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Across contiguous nation-states in Eastern Africa, the geographic proximity disguises an ideological complexity. Land has meant something fundamental in the sociocultural history of each country. Those concerns, however, have manifested into varied political events, and the range of struggles over land has spawned a multiplicity of literary interventions. While Kenya and Uganda were both British colonies, Kenya's experience of settler land alienation made for a much more violent response against efforts at political independence. Uganda's relatively calm unyoking from the colonial burden, however, led to a tumultuous post-independence. Tanzania, too, like Kenya and Uganda, resisted British colonial administration—after Germany's defeat in World War 1.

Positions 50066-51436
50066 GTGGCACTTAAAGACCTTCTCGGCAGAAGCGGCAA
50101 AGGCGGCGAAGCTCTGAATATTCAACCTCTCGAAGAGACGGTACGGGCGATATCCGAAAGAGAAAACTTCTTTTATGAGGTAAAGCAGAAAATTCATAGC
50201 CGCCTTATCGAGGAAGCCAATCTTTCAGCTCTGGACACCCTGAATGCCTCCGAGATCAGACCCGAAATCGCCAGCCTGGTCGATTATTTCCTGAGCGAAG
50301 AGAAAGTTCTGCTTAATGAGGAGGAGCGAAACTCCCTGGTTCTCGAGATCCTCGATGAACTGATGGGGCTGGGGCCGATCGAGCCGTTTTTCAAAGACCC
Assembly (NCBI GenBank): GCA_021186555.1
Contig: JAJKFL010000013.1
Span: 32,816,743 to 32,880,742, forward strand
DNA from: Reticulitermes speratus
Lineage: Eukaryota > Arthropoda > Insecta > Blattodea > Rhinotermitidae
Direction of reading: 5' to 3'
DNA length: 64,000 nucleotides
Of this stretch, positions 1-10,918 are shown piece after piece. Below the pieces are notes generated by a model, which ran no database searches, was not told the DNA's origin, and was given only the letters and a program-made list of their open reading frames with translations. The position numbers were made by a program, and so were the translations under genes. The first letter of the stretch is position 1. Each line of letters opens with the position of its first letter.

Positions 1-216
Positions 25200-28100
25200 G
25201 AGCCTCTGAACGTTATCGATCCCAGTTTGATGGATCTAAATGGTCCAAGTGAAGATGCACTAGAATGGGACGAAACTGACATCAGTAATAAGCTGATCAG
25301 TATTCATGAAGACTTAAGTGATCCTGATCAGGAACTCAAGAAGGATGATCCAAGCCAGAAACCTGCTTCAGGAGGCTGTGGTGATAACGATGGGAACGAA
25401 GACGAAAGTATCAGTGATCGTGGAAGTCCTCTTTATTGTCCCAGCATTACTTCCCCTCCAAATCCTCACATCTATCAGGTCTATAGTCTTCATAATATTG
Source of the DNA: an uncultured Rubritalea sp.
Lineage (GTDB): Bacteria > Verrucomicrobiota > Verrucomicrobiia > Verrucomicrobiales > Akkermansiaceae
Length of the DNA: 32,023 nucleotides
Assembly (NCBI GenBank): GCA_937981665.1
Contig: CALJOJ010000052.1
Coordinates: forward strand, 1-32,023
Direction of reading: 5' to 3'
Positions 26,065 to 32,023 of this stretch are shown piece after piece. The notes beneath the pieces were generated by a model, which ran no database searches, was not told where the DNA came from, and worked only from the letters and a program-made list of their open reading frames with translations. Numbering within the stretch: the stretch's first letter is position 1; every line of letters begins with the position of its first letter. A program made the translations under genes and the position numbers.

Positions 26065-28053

In Writing on the Soil, author Ng’ang’a Wahu-Mũchiriargues that representations of land and landscape perform significant metaphorical labor in African literatures, and this argument evolves across several geographical spaces. Each chapter's analysis is grounded in a particular locale: western Kenya, colonial Tanganyika, post-independence Tanzania, Zimbabwe, Nairobi, Dar es Salaam, Anam Ka'alakol (Lake Turkana), Kampala, and Kitgum in Northern Uganda. Moreover, each section contributes to a deeper understanding of the aesthetic choices that authors make when deploying tropes revolving around land, landscape, and the environment. Mũchiri disentangles the numerous connections between geography and geopolitical space on the one hand, and ideology and cultural analysis on the other. This book embodies a multi-layered argument in the sphere of African critical scholarship, while adding to the growing field of African land rights scholarship—an approach that foregrounds the close reading of Africa’s literary canon.